Renewable energy is becoming more and more competitive. Alternative and renewable energy sources are increasingly becoming more affordable. According to a new study published in the Journal of Environmental Studies and Sciences, it is now less costly in America to get electricity from wind turbines and solar panels, than it is to get it from coal-fired power plants. The study shows, when climate change costs and other health impacts were factored in, that it is even more cost effective to convert an existing coal-fired power plant with a wind turbine, than it is to keep the old fossil fuel-burning plant.
Unsubsidized renewable energy is now cheaper than electricity from coal and gas power stations in Australia as well. Wind farms in Australia can produce energy at AU$80/MWh. Meanwhile, coal plants are producing energy at AU$143/MWh and gas at AU$116/MWh. And the myth that alternative energy sources were enormously more costly than the typical fossil fuels, is proving to be untrue. And after initial investment costs are waged, making them now ameliorated, and the raw materials for solar and wind power are free, besides costs of upkeep, and the harvesting of those sources doesn’t cause mayhem to the environment. Making it an ever-more appealing alternative energy source.
“The perception that fossil fuels are cheap and renewables are expensive is now out of date… The fact that wind power is now cheaper than coal and gas in a country with some of the world’s best fossil fuel resources shows that clean energy is a game changer which promises to turn the economics of power systems on its head,” – Michael Liebreich, chief executive of Bloomberg New Energy Finance.
“Burning coal is a very costly way to make electricity. There are more efficient and sustainable ways to get power,… We can reduce health and climate change costs while reducing the dangerous carbon pollution driving global warming.” – Dr. Laurie Johnson, chief economist in the Climate and Clean Air Program at the Natural Resources Defense Council.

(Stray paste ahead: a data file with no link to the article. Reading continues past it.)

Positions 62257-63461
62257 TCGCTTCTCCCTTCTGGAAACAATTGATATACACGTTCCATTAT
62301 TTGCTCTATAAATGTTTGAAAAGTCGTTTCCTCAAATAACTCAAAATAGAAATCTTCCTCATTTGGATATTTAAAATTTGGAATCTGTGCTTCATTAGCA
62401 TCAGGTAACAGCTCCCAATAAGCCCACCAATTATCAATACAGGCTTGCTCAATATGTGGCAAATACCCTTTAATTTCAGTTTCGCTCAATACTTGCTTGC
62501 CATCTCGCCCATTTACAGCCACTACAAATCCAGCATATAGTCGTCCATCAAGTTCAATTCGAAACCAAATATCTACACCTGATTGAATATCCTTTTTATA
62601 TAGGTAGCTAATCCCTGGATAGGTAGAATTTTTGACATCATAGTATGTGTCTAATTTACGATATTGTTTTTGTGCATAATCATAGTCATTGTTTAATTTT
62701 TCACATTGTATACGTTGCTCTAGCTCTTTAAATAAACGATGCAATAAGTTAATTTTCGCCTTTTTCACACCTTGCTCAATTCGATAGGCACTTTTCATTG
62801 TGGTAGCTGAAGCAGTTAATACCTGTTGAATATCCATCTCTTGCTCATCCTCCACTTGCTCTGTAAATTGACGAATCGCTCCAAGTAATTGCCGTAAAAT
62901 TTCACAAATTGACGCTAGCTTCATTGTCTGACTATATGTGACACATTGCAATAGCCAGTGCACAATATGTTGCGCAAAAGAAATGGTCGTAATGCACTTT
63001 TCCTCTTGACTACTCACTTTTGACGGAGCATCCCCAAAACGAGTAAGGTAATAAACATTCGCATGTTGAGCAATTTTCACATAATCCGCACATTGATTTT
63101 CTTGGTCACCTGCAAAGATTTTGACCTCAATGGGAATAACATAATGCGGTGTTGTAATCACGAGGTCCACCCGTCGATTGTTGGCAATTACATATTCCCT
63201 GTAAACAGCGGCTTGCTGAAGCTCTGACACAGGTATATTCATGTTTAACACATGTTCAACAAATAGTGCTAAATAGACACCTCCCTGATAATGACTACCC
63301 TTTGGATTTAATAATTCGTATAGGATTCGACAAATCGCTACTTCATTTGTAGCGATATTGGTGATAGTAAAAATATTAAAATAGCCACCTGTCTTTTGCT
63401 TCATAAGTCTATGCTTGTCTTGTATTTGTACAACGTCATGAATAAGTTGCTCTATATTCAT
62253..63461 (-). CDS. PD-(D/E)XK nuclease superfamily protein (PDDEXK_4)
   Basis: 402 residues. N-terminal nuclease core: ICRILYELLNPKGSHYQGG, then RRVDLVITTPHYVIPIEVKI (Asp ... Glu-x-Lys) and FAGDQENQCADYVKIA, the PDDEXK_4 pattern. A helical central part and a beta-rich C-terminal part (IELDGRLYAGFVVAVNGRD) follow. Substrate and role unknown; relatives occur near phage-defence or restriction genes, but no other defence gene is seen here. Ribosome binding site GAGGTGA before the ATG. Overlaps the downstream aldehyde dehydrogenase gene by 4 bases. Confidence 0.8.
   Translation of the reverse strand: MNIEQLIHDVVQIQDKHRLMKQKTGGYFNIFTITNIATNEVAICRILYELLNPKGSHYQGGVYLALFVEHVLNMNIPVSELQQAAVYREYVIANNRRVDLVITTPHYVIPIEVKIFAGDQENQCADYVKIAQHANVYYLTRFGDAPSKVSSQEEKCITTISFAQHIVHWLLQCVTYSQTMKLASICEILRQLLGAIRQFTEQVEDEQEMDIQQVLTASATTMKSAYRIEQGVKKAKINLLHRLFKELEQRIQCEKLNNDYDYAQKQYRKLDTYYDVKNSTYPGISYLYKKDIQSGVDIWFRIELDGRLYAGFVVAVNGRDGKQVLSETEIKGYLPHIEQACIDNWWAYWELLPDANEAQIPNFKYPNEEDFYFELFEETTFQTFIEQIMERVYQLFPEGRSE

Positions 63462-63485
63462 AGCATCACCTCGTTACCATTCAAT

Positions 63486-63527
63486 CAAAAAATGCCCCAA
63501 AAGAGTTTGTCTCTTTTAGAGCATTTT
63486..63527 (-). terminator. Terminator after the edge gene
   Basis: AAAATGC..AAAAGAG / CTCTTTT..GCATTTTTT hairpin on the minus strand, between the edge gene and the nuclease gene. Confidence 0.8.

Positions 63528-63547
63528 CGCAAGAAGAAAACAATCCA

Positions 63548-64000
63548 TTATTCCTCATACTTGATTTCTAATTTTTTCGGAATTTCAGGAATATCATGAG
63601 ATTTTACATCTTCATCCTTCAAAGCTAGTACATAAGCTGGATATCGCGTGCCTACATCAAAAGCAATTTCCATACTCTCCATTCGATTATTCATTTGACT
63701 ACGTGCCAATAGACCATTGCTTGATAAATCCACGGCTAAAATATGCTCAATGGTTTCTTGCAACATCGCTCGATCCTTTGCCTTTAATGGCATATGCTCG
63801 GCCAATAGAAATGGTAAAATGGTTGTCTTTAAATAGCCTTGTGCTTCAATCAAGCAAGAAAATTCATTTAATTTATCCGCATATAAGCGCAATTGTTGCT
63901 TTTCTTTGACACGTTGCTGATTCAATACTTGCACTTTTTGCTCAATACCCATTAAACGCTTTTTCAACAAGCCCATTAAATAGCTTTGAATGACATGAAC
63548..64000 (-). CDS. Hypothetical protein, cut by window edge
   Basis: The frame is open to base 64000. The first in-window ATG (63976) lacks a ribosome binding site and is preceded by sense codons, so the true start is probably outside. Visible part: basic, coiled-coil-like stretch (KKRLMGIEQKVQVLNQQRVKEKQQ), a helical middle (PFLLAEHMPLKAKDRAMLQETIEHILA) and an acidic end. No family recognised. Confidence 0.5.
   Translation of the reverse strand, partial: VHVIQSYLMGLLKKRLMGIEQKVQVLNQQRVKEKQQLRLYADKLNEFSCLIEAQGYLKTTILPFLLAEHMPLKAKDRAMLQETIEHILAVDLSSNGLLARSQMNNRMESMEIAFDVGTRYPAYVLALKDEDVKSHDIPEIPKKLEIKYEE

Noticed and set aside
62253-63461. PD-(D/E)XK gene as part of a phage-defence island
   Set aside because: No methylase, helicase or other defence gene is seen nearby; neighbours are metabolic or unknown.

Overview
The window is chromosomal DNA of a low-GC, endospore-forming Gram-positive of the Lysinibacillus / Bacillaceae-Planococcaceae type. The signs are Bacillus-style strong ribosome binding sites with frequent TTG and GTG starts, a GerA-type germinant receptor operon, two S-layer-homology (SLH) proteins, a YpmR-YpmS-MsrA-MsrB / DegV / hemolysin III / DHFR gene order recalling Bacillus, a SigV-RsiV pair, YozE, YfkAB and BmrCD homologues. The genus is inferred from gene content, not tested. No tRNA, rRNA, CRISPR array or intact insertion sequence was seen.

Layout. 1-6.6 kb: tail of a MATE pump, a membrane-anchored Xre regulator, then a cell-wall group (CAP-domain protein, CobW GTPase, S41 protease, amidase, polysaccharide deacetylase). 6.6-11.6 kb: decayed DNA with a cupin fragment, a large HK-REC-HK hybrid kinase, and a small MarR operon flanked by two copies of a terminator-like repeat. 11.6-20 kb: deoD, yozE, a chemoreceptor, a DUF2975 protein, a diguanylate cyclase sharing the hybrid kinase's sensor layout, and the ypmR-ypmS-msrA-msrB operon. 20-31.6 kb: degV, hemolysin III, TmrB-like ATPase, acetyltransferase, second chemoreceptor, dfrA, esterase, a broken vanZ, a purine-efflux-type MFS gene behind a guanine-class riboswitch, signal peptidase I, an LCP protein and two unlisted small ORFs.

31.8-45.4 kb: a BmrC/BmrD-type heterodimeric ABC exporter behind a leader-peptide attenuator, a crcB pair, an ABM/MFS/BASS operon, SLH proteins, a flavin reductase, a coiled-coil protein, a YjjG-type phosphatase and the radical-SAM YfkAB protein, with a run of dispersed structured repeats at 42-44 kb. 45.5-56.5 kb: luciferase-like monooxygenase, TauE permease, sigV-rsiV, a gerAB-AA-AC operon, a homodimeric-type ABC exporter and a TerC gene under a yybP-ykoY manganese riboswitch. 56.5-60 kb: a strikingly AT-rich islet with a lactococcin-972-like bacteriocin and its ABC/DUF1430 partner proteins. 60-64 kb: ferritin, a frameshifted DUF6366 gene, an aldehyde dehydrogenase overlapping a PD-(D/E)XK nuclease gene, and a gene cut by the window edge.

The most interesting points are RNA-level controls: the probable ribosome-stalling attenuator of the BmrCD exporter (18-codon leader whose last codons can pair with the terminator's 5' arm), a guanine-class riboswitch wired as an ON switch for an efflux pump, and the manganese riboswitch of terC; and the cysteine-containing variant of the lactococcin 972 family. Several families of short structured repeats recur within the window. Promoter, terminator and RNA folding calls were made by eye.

Since 1990, wind-generated power has grown 26 percent per year, and solar has risen 48 percent. In the United States, renewable energy accounted for 13.2 percent of the domestically produced electricity in 2012. U.S. wind power installed capacity now exceeds 60,000 MW and supplies 3% of the nations electricity. Not very inspiring figures. But the interest in finding new, cheaper, preferably renewable sources are inspiring innovation. Researchers at New Jersey Institute of Technology (NJIT) developed an inexpensive solar cell that can be painted or printed on flexible plastic sheets. Which can then essentially be slapped onto a wall, roof, or billboard, in order to create a power station for the homeowner. In an effort to create something more affordable, Twin Creeks Technologies, a US-based solar energy company, created an ultra-thin solar cell that will cost half as much to produce as comparable cells.
Perovskites (a calcium titanium oxide mineral species composed of calcium titanate) have been known for over a century, but no one thought to try them in solar cells until recently. “While conventional silicon solar panels use materials that are about 180 micrometers thick, the new solar cells (using perovskites) use less than one micrometer of material to capture the same amount of sunlight.” New research on the combination, aims to reduce the cost or solar panels to between 10 and 20 cents per watt, current panels typically cost around 75 cents per watt.
Renewable energy sources (such as Hydro and wind) are expected to be plentiful enough to supply the needs of humanity for almost a billion years. We do not have to worry about renewable energy sources being depleted. And they are cleaner sources of energy which have a lower environmental impact than conventional sources. Even better, newly developed organic batteries (97% cheaper than their metal relatives) can allow the effective and efficient storage of energy from these sources. The costs of not investing in this technology keep increasing, and the costs of investment keep decreasing.